-By Henry Moore
Our society glorifies the word “busy.” We’re told we can’t get ahead in life (or business) unless we “hustle.” It’s no wonder that people are feeling overworked and more stressed out than ever. As jobs become more stressful and work-life balance is increasingly skewed, more workers feel the need of a vacation.
Of course, just convincing your boss to let you have those days off is only part of the solution. You’ll also need to take steps to ensure you’re not putting out work-related fires or dealing with unexpected issues back home during your vacation.
Originally stemming from the Latin word “vacare” – which means “to be unoccupied” – modern vacations are “a time for physical, mental and spiritual self-improvement,” says NPR’s Robert Siegel, “not to mention sheer entertainment.”
If you’re in need of a stress-free vacation, here’s how to ensure you reap all the mental benefits of your time off:
When you travel, you have a golden opportunity to experience things you’d never have a chance to do back home. For those looking to calm their minds, this might include trying different styles of yoga or meditation in different parts of the world.
Travelling somewhere tropical? Take a yoga class by the sea. Travelling to a big city? See if they offer any yoga sunrise classes on the rooftop of a skyscraper. Want to completely pamper yourself for a week? Consider an affordable yoga retreat (preferably in a location that also offers other forms of self-care, such as massage therapy).
For thousands of years, people have been using yoga and meditation to reduce stress and negative emotions. With just a few minutes per day, you can clear your mind, boost your mental and emotional health, and feel revitalised.
Although you’ll want to be available for emergencies, this doesn’t mean you can’t unplug from technology during your vacation. Leave your computer at home and put your phone into airplane mode to resist the urge to check emails, texts, and social media. If needed, you can take your phone out of airplane mode a few times per day to see if you have any missed calls or voice mails. (Unless there’s an emergency, remember to put your phone back into airplane mode afterwards.)
Get your work done
The last thing you want to worry about is work while you’re on vacation. Try to complete assignments for any big deadlines before you leave. If possible, delegate any remaining items to a coworker while you’re gone. Add a temporary “out of office” message to your email client to let people know 1) when you’ll return and 2) who to contact in case of an emergency while you’re gone.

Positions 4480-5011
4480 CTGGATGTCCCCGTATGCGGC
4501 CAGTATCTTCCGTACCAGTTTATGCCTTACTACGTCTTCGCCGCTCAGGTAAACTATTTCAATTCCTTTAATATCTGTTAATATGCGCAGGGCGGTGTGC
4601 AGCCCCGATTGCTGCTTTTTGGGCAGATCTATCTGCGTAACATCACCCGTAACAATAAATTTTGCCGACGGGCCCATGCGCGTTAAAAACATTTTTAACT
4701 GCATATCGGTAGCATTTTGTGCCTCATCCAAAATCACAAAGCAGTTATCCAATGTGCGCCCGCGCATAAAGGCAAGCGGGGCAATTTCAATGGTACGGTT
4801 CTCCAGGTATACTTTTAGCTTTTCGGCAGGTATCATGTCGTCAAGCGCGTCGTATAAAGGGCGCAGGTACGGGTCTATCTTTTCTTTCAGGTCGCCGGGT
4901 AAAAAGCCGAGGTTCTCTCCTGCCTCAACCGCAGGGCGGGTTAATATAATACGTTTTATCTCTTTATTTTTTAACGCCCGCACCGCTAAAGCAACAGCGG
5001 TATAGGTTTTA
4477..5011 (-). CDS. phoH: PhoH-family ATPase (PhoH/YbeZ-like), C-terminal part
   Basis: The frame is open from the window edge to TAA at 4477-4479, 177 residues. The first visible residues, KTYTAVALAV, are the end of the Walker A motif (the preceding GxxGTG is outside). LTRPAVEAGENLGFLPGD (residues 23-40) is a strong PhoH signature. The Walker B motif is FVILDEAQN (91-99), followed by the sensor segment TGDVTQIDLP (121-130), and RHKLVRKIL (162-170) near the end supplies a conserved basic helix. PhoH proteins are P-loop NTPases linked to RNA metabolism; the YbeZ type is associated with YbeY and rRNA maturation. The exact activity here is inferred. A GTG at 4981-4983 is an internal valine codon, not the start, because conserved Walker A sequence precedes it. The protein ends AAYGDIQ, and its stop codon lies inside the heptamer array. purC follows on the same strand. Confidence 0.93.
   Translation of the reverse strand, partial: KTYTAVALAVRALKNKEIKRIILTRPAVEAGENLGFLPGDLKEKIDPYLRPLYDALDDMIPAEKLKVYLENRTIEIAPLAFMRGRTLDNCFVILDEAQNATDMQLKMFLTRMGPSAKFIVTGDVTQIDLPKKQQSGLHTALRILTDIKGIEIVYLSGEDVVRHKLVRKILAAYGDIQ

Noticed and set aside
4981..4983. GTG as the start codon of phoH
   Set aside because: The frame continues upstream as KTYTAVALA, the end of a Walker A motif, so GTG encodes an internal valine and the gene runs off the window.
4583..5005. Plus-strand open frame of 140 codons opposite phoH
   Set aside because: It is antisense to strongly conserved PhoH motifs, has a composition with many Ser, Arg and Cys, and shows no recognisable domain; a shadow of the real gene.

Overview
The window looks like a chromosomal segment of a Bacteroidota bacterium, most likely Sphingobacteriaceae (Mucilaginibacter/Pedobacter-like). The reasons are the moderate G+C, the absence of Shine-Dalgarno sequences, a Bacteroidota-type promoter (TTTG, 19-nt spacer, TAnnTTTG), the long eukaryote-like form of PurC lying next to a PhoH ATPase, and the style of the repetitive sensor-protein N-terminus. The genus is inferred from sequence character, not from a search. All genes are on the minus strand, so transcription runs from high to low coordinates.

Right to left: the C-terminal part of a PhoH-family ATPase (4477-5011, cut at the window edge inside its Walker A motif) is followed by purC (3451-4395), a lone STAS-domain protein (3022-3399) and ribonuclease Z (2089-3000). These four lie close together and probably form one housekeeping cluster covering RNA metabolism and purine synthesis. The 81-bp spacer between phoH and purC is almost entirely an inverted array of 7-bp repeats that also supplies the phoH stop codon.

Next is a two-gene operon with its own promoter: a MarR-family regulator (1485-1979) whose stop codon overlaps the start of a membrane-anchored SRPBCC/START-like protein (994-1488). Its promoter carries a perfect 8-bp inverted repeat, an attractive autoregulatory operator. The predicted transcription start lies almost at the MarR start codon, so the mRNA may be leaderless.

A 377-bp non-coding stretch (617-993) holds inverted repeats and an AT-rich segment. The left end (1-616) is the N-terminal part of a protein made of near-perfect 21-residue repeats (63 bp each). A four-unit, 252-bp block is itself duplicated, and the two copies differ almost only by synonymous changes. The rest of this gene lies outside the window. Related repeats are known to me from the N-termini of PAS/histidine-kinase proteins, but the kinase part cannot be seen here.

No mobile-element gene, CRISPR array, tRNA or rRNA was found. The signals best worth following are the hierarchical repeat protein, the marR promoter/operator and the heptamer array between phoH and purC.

Get help at home
You should also make sure your home will be taken care of while you’re away. If you have pets, hire a pet sitter or professional dog walker. Unplug unnecessary appliances to prevent fires.
To avoid unexpected emergency situations, you’ll want to take extra precautions to prevent burglaries before leaving. This will be one less thing you’ll have to worry about while you’re away. See if a trusted friend can house sit for you or, at the very least, stop by and check the mail a couple times. Just be sure to give them a copy of your house key rather than hiding a key outside the home; unfortunately, burglars often look for keys in popular hiding spots around the home exterior.
Again, remember not to overshare on social media; this is one of the easiest ways that potential burglars can find out you’re away from home for an extended period. (Besides, as discussed above, it’s best to unplug while you’re on vacation.)
In today’s overly stressful society, it can be difficult to maintain work-life balance. Although vacations require a bit of planning, they can be an excellent way to unplug, unwind, and bring your mind and emotions back to a calmer state. Treating yourself to a getaway is a form of self-care that helps you create a happier, healthier, and more conscious lifestyle.
About the author: Henry Moore is the co-creator of FitWellTraveler. The site blends two of his favourite subjects (travel and health) to provide readers with information about how to get the most out of both. He believes travel can change you, and good health preserves you.
Photo courtesy: Jared Rice